I think that Yeltsin as a person and politician was not involved, but know that people working with him were implicated. We found that there were bribes for the renovation of the Kremlin, for instance. Of course this didn’t help to strengthen relations, but I think Yeltsin looked at the situation objectively. How did you personally experience the collapse of the Soviet Union in 1991?

A.S.: By the time of perestroika [a process of restructuring that began when Mikhail Gorbachev became general-secretary of the Communist Party in 1985] we all understood that the country was heading to a dead end. We needed a change, but the way the USSR collapsed was a strategic error. They should have agreed on some kind of confederation, (like in Switzerland) with the Baltic States, at least for the transitional period.

The Soviet Union was like a body. It was not rational to get rid of essential parts, to cut it to pieces. A couple who divorce have to think about the children. What can you say about the relations between Russia and Switzerland today? Have the countries become closer?

A.S.: Relations between Russia and Switzerland are one of the best examples of collaboration two countries can have in terms of mutual interest, respect and cordiality.

The fact that the president visited Switzerland this year [Dmitri Medvedev attended the World Economic Forum meeting in Davos in January despite a terrorist attack at Moscow airport just days earlier] is a proof of that. We can be happy about these relations, which show that all our work during the nineties was not in vain. Relations were frozen by the Cold War, but we worked on them and now we have good relations. What did you learn from your Bernese years?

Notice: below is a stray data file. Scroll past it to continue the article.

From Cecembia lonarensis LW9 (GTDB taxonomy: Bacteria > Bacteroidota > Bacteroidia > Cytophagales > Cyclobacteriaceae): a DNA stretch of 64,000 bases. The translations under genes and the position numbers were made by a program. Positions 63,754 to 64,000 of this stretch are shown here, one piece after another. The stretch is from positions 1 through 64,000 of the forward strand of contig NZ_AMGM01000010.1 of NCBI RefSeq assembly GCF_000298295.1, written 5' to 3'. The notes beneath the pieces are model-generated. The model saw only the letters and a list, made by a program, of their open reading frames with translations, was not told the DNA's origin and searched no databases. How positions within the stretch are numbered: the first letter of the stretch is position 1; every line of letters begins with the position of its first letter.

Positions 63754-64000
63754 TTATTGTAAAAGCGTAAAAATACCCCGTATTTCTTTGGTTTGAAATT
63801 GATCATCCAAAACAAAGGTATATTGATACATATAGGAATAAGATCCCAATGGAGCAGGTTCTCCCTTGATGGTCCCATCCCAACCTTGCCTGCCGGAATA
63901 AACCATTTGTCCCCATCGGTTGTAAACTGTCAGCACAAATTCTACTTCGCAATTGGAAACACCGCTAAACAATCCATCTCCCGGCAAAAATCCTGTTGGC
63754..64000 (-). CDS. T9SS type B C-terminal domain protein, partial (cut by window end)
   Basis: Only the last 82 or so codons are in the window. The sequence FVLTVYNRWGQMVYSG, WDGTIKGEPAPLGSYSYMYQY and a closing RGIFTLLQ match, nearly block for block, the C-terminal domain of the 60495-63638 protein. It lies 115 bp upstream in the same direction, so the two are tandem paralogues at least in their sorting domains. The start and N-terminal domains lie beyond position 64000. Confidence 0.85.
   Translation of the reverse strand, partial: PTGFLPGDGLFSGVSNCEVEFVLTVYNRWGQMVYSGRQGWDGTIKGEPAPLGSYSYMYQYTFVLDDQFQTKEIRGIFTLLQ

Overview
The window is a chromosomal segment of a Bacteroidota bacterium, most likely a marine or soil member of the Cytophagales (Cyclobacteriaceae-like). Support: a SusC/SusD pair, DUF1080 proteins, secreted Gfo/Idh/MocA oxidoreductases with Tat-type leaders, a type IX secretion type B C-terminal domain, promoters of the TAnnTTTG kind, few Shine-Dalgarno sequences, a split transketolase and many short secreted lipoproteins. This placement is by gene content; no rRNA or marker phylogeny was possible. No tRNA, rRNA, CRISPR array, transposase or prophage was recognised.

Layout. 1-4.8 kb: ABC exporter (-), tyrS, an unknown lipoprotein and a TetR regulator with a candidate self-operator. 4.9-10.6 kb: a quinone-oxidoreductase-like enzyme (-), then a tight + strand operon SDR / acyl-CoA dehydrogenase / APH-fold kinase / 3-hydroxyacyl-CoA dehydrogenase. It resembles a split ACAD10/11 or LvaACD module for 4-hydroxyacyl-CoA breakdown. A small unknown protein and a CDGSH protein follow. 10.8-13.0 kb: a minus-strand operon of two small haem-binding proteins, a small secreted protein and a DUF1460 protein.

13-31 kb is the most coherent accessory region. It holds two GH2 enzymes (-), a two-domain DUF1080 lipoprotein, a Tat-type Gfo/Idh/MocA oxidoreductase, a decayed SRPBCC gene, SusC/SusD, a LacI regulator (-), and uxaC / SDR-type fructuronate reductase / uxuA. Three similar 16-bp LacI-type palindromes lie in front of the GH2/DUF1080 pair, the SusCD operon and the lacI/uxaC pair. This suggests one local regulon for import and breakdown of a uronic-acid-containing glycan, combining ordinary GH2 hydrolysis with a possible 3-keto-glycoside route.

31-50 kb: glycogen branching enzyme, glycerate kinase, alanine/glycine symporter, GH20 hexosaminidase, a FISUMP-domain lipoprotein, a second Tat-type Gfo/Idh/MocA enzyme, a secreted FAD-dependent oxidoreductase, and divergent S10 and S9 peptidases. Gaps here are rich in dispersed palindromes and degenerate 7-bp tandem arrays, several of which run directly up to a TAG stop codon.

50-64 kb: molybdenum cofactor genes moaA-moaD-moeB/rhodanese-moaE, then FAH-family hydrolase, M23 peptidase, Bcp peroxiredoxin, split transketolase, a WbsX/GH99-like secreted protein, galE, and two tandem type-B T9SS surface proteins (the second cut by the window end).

A.S.: I learnt a lot about federalism, which is an amazing achievement. The Swiss come from at least four different peoples and although the language groups can joke and laugh about each other, but they live together and have no wish to separate, because they are united by the same ideals. Could federalism be applicable to Russia?

If it worked, it would take a lot of time. We have a colonial history and the peoples are far from equal. There would have to be equal relationships between the Tatars, Russians and Udmurts.

Andrei Ivanovich Stepanov (Wikipedia)

Born February 13, 1930 in Kaluga, Soviet Union. After graduating in 1953 from Lomonosov Moscow State University, where he specialised in history, he worked in the Higher Diplomatic School of the Soviet Ministry of Foreign Affairs.

Served in various diplomatic roles in East Germany, then Austria, before being appointed first Russian ambassador to Switzerland in 1992, following the break-up of the Soviet Union.

Returned to Russia in 1999, retired from active diplomatic service, and has since held the position of professor at the Diplomatic School of the Russian Ministry of Foreign Affairs.

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How the diary was born

Stepanov wrote the diary after his return to Moscow as, during his time as an ambassador to Switzerland, there was, he says, barely enough time for his professional activities.

During his Bern years, he collected books on Switzerland, gathered articles and made notes on TV and radio programmes he heard. He took notes on conversations he had had, on nature, animals and his travels.

When he came back to Moscow in 1999, he went through all these materials and, with the help of his wife, wrote up his memoirs of his time in Switzerland.